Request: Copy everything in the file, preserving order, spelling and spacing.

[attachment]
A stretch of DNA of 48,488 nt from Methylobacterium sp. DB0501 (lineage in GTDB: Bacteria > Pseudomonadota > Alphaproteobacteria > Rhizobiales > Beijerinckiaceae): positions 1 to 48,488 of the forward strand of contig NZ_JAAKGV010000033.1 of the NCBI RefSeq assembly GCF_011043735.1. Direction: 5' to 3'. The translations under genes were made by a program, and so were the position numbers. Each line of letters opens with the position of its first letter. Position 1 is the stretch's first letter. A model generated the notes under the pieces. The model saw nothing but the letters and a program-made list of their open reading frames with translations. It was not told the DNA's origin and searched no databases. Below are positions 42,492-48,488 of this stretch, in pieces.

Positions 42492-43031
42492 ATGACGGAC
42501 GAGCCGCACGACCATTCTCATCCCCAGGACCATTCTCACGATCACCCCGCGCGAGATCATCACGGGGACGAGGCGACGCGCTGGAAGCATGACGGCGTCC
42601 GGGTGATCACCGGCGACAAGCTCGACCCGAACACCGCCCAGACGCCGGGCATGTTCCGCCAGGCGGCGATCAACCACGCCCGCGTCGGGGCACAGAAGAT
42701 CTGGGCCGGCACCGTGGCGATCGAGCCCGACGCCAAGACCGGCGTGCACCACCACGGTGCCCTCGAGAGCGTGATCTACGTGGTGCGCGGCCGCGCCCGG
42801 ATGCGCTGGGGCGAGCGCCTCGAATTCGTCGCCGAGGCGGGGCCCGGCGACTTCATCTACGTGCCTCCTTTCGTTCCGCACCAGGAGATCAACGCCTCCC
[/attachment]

A stretch of DNA of 48,488 nt from Methylobacterium sp. DB0501 (lineage in GTDB: Bacteria > Pseudomonadota > Alphaproteobacteria > Rhizobiales > Beijerinckiaceae): positions 1 to 48,488 of the forward strand of contig NZ_JAAKGV010000033.1 of the NCBI RefSeq assembly GCF_011043735.1. Direction: 5' to 3'. The translations under genes were made by a program, and so were the position numbers. Each line of letters opens with the position of its first letter. Position 1 is the stretch's first letter. A model generated the notes under the pieces. The model saw nothing but the letters and a program-made list of their open reading frames with translations. It was not told the DNA's origin and searched no databases. Below are positions 42,492-48,488 of this stretch, in pieces.

Positions 42492-43031
42492 ATGACGGAC
42501 GAGCCGCACGACCATTCTCATCCCCAGGACCATTCTCACGATCACCCCGCGCGAGATCATCACGGGGACGAGGCGACGCGCTGGAAGCATGACGGCGTCC
42601 GGGTGATCACCGGCGACAAGCTCGACCCGAACACCGCCCAGACGCCGGGCATGTTCCGCCAGGCGGCGATCAACCACGCCCGCGTCGGGGCACAGAAGAT
42701 CTGGGCCGGCACCGTGGCGATCGAGCCCGACGCCAAGACCGGCGTGCACCACCACGGTGCCCTCGAGAGCGTGATCTACGTGGTGCGCGGCCGCGCCCGG
42801 ATGCGCTGGGGCGAGCGCCTCGAATTCGTCGCCGAGGCGGGGCCCGGCGACTTCATCTACGTGCCTCCTTTCGTTCCGCACCAGGAGATCAACGCCTCCC